What a find!
While on the hunt for a different shipwreck, a group of divers happened upon mysterious undersea ruins that appear to be from a lost fleet of British warships.
As the scuba diving website Divernet reports, a United Kingdom-based volunteer dive team known as the Gasperados were looking for remnants of a private shipwreck off the coast of Cornwall, England when they encountered a strange and altogether unexpected wreck site.
After photographing the wreckage, which was nearly 100 meters down in the Celtic Sea, the Gasperados got in touch with an associate history professor at Plymouth University named Harry Bennett to see if he could help them figure out what they'd found.
The professor, Divernet reports, suggested that the wreckage may be one of the British Royal Navy's landing craft tanks (LCTs), some of which were sunken by a storm while being towed from the European theater to the Far East in anticipation of escalation in the Second World War's Pacific Theater.
Divers believe they have found one of six Royal Navy ships lost off Land’s End in #WW2.
The team came across the remains of what was possibly Landing Craft Tank 488, lost in a storm with 5 sister vessels - and 55 lives - under tow to Asia in Oct 1944.
— Royal Navy (@RoyalNavy) July 18, 2023
A Watery Grave
As Divernet reports, the vessels in the British Royal Navy’s 9th LCT Flotilla were being towed towards the Mediterranean Sea in October 1944 when massive winds began to overwhelm the carriers, which weren't built to withstand such conditions. More than 50 crew died, and six of the nine LCTs in the flotilla sank.
"The tragic story of the lost convoy of LCTs which this wreck brings to the fore is a brutal reminder that in the midst of war," Bennett told the website, "our mariners still had to contend with the old foes of unrelenting storms and the cruel sea to sometimes deadly effect."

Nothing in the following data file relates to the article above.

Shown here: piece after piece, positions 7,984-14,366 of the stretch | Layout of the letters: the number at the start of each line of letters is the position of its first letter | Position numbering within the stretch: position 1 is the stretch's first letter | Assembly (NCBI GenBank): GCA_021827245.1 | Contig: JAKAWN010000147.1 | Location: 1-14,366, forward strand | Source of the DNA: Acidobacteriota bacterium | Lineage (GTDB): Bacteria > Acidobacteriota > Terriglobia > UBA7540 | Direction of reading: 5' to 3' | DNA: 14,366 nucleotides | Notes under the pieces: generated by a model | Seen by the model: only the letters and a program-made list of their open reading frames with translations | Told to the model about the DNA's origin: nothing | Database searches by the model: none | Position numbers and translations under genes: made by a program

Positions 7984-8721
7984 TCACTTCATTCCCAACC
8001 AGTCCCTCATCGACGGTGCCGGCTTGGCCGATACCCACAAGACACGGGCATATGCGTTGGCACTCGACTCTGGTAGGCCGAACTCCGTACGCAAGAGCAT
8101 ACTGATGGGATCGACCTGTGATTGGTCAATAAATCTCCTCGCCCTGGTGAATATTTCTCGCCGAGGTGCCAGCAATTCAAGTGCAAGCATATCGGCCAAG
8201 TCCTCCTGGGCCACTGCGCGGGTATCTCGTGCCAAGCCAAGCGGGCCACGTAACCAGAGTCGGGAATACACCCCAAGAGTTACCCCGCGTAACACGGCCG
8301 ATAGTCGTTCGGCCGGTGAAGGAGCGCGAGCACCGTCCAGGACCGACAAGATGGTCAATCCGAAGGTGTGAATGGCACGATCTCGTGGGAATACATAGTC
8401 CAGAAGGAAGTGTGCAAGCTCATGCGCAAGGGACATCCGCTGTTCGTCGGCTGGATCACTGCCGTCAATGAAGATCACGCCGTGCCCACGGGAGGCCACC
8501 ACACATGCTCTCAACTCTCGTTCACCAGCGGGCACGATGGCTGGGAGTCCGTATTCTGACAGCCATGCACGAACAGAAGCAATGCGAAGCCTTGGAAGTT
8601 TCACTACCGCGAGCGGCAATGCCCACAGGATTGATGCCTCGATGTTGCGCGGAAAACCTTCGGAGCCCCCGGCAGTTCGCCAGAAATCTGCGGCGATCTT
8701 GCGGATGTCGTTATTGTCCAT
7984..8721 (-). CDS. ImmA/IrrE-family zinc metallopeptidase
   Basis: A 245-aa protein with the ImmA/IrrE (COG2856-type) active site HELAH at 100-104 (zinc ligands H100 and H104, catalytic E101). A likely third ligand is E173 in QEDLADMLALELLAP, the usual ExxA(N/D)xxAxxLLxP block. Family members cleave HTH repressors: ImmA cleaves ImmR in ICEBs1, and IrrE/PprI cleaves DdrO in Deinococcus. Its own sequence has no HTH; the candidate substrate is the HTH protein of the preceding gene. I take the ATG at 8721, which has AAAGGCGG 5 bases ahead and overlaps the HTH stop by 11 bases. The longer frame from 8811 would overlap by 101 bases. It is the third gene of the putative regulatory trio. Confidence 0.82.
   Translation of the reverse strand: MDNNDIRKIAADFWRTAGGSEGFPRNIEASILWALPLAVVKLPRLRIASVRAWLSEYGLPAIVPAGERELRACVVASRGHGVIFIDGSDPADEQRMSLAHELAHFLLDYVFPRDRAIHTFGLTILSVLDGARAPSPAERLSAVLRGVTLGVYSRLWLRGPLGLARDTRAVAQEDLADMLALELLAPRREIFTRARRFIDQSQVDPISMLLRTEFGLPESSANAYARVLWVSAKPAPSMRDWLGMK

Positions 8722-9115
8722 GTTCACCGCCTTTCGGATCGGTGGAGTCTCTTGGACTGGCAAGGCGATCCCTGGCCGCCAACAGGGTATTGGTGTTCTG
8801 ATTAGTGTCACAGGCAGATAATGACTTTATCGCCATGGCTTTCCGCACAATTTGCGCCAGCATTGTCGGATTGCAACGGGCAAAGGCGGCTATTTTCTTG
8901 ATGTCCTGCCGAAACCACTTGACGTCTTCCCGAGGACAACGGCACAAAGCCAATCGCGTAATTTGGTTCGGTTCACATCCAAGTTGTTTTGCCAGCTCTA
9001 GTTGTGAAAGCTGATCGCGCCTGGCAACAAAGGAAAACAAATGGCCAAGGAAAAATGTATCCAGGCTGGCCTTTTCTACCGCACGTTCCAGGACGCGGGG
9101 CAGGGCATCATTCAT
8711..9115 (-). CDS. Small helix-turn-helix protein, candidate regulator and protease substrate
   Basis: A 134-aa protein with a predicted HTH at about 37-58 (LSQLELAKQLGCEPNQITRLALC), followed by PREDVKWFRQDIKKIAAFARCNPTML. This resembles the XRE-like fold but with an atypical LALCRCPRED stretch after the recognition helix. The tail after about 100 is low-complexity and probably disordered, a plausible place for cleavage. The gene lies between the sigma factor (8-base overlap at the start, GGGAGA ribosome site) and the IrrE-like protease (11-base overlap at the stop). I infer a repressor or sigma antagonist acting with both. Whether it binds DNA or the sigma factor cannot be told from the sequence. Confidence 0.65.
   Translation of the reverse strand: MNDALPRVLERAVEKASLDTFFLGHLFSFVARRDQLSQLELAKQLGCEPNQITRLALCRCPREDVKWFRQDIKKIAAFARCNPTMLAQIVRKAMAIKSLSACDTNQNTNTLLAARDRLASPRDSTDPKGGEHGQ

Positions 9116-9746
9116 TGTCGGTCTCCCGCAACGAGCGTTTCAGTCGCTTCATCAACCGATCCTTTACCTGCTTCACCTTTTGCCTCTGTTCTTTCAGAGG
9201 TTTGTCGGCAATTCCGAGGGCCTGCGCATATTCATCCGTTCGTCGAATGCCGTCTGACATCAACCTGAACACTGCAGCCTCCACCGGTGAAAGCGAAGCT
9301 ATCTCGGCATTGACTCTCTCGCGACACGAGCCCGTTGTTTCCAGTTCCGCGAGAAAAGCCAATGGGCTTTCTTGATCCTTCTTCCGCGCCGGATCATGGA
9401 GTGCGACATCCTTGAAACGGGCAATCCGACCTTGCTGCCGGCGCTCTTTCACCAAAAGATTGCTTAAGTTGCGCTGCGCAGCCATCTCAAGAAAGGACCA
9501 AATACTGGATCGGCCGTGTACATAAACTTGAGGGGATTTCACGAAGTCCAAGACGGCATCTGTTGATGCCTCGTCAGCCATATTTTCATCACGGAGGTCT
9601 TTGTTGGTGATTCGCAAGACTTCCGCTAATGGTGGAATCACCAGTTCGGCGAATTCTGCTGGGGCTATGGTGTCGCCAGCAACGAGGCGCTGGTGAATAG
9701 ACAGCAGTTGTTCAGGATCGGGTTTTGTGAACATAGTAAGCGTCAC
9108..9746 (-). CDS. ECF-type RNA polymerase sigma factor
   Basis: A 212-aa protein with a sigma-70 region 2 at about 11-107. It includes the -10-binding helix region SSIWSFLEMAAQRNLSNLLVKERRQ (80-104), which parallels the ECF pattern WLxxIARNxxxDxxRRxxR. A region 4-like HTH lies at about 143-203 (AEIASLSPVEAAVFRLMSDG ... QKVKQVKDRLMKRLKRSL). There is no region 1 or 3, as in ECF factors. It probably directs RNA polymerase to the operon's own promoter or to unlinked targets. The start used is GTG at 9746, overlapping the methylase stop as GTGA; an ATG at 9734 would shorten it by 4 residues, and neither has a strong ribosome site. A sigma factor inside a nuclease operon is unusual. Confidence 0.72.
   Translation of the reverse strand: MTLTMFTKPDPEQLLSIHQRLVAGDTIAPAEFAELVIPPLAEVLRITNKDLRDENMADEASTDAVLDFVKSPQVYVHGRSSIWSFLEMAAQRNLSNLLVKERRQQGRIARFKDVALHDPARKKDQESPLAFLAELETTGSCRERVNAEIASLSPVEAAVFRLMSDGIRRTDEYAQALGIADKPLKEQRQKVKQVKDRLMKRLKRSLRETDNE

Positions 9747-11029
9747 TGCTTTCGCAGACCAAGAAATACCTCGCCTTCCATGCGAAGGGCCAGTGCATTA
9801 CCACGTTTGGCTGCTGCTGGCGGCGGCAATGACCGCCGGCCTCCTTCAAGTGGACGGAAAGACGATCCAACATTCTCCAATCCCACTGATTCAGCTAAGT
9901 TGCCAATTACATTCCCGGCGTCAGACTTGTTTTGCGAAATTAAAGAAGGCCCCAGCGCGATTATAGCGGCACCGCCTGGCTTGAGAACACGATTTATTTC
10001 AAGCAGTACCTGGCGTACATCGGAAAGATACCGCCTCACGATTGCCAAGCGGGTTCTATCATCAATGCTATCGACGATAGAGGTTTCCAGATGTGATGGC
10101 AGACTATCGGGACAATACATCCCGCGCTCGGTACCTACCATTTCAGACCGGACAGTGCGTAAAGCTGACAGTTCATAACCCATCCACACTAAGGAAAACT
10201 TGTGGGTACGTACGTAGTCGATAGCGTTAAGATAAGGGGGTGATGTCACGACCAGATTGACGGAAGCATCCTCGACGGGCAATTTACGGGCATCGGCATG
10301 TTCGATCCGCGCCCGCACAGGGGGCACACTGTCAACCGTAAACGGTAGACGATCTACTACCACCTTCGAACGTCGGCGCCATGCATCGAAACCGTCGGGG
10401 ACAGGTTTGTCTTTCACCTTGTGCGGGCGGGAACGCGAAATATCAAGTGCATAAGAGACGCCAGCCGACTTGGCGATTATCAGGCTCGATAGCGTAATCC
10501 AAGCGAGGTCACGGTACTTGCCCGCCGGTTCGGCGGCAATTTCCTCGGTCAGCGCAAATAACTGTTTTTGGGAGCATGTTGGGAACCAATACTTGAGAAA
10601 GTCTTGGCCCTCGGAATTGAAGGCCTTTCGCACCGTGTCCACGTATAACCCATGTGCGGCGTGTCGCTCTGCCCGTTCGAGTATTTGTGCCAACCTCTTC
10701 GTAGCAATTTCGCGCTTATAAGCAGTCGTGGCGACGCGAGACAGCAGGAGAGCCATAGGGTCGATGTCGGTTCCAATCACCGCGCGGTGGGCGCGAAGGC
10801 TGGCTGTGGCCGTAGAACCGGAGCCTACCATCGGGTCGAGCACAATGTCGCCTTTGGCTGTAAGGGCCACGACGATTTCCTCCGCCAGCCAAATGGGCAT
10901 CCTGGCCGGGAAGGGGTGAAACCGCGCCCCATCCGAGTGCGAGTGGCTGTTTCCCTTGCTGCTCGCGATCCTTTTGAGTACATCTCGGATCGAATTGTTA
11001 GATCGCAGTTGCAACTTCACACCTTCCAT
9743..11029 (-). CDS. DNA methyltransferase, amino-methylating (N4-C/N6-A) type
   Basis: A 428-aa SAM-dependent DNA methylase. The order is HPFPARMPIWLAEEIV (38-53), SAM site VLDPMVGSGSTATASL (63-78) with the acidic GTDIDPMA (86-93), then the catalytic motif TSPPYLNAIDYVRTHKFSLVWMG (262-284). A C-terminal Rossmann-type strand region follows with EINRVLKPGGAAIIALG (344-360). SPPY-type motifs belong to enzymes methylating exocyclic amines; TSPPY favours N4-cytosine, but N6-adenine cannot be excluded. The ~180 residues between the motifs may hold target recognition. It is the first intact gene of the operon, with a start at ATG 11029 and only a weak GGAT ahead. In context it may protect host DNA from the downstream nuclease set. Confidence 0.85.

While the official sinking position of LCT 488, the carrier that the professor believes the Gasperados found, is about 45 miles from where they found it, it's not uncommon, the report notes, for winds and waves to move lightweight vessels like these tank carriers around.
As Divernet notes, photos taken at the wreckage site suggest details consistent with other LCTs of the era, and although they can't be fully certain which of the lost tank carriers the Gasperados found, it's nevertheless very compelling evidence that they found something from the World War II era.
"The tragic story of the lost convoy of LCTs which this wreck brings to the fore is a brutal reminder that in the midst of war," Gasperados diver Steve Mortimer told the website, "our mariners still had to contend with the old foes of unrelenting storms and the cruel sea to sometimes deadly effect."
More on shipping strangeness: A Cruise Ship Pulled Up for a Beautiful View. Then Blood Started Turning the Water Red
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